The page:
docker_offensive_elk: Elasticsearch for Offensive Security
Offensive ELK: Elasticsearch for Offensive Security
Traditional “defensive” tools can be effectively used for Offensive security data analysis, helping your team collaborate and triage scan results.
In particular, Elasticsearch offers the chance to aggregate a multitude of disparate data sources, query them with a unified interface, with the aim of extracting actionable knowledge from a huge amount of unclassified data.
A full walkthrough that led me to this setup can be found here.
- Clone this repository:
❯ git clone https://github.com/marco-lancini/docker_offensive_elk.git
- Create the _data folder and ensure it is owned by your own user:❯ cd docker_offensive_elk/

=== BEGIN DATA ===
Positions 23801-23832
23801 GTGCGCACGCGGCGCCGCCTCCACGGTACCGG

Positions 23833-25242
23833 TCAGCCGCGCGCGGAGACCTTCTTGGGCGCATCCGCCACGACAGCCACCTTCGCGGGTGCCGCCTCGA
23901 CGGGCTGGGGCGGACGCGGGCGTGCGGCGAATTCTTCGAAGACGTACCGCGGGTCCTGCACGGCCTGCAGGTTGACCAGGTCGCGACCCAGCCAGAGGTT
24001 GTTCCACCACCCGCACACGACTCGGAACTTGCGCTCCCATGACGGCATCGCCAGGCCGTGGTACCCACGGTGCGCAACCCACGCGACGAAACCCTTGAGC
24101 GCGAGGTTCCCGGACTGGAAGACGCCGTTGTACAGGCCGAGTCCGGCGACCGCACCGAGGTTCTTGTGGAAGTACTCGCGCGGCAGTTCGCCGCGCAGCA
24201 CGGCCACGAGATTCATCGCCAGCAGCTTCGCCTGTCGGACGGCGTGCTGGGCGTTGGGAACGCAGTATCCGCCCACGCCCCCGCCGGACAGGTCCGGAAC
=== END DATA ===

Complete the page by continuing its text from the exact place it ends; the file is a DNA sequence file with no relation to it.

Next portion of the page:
❯ mkdir ./_data/
❯ sudo chown -R <user>:<user> ./_data/
- Start the stack using docker-compose:docker-elk ❯ docker-compose up -d
- Give Kibana a few seconds to initialize, then access the Kibana web UI running at http://localhost:5601.
- During the first run, create an index.
- Ingest nmap results.
Create an Index
- Create the nmap-vuln-to-es index using curl:
❯ curl -XPUT 'localhost:9200/nmap-vuln-to-es'
- Open Kibana in your browser (http://localhost:5601) and you should be presented with the screen below:
- Insert nmap* as index pattern and press “Next Step“:
- Choose “I don’t want to use the Time Filter“, then click on “Create Index Pattern“:
- If everything goes well you should be presented with a page that lists every field in the nmap* index and the field’s associated core type as recorded by Elasticsearch.
Ingest Nmap Results
In order to be able to ingest our Nmap scans, we will have to output the results in an XML formatted report (-oX) that can be parsed by Elasticsearch. Once done with the scans, place the reports in the ./_data/nmap/ folder and run the investor:
Copyright (c) 2018 Marco Lancini